Herman and Peterson also discuss the massacres committed by Indonesia after its occupation of East Timor in 1975. Whilst East Timor became a fashionable humanitarian cause in 1999 and 2000, journalists had largely ignored Western complicity in the arming and installing of General el-Haj Mohammed Suharto as leader of Indonesia as part of US-backed coup in the mid-1960s. Today, some of the key figures in the contemporary human-rights crusading brand of journalism, such as Samantha Power, Roy Gutman and Christiane Amanpour, simply tend to ignore Western-backed violence in their fiery polemics alerting the world to ‘war crimes’ and ‘human rights abuse’. As always, all rights are not equal and whether or not the world will pay attention to your plight depends on your relationship to powerful states.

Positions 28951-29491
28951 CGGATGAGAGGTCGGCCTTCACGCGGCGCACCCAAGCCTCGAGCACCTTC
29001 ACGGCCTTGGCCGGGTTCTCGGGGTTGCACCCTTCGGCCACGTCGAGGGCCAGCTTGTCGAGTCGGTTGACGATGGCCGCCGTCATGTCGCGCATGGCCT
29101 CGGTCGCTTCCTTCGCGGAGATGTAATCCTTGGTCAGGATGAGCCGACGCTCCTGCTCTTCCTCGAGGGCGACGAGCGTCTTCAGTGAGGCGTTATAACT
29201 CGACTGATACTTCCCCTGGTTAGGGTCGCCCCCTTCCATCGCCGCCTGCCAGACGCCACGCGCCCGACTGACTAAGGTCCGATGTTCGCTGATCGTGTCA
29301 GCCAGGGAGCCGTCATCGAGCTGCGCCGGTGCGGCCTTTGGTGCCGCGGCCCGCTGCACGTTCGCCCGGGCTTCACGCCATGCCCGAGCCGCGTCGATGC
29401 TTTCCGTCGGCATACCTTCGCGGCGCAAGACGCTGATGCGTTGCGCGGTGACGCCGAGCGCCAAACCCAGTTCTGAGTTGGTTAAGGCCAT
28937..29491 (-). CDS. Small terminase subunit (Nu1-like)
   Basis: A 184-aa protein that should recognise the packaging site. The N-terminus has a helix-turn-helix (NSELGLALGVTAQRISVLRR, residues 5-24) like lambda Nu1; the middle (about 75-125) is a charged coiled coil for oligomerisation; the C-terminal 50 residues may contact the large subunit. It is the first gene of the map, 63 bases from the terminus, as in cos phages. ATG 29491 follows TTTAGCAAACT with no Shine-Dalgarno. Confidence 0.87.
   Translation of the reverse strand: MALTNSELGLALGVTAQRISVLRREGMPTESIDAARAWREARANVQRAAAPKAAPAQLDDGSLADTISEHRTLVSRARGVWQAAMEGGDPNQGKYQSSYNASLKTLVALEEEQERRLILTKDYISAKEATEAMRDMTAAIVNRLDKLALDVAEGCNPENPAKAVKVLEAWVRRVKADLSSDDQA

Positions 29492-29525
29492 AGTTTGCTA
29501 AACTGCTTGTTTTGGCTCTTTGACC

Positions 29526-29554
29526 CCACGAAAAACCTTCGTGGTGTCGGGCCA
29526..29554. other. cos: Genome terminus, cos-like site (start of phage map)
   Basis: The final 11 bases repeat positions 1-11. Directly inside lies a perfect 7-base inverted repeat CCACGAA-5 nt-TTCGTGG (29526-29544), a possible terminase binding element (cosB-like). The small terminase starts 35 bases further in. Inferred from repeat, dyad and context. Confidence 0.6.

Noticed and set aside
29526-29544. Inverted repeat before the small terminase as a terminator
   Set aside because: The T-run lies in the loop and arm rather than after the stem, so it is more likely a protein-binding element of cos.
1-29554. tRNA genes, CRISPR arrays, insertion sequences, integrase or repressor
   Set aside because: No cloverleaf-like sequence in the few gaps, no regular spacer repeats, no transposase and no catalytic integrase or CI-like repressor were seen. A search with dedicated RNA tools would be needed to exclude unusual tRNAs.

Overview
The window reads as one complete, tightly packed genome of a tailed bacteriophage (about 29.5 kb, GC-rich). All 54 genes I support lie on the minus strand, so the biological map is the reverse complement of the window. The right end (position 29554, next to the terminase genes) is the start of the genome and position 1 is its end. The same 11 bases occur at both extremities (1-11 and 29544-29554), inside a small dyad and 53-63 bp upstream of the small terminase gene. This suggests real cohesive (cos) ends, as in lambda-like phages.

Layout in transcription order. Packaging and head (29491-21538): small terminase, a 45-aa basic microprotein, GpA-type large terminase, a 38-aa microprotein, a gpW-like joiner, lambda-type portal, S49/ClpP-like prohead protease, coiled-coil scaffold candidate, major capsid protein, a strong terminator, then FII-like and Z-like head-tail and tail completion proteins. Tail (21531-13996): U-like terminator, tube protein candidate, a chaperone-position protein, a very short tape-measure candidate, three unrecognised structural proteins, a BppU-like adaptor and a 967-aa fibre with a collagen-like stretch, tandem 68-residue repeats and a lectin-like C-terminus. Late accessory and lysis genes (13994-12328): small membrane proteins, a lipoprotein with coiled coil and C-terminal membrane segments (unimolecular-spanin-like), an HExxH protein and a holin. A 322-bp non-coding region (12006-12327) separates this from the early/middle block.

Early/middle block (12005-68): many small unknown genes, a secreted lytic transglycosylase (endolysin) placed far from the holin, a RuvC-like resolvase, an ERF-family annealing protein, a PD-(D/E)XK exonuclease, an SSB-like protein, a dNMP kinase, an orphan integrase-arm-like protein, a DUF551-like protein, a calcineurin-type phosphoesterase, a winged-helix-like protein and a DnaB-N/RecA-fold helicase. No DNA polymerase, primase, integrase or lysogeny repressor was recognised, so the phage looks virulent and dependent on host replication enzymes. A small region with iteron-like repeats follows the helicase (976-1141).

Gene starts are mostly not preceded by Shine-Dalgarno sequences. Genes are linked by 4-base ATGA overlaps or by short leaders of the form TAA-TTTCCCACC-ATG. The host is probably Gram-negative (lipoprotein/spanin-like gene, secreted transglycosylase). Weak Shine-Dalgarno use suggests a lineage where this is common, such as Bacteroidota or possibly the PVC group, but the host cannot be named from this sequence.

In a sense, Herman and Peterson’s discussions of Iraq, Turkey, Indonesia and Latin America go over old ground. However, their arguments about Rwanda, Yugoslavia and Darfur threaten some of the most cherished certainties of the post-Cold War left. They argue that the wars in Yugoslavia have been completely misrepresented by the West as a simple tale of evil nationalistic Serbs seeking to exterminate innocent Muslims. And much of what has been accepted as indisputable fact has turned out to be totally fabricated. For example, the death toll has been vastly inflated and Serbs have been wrongly accused of setting up ‘rape camps’.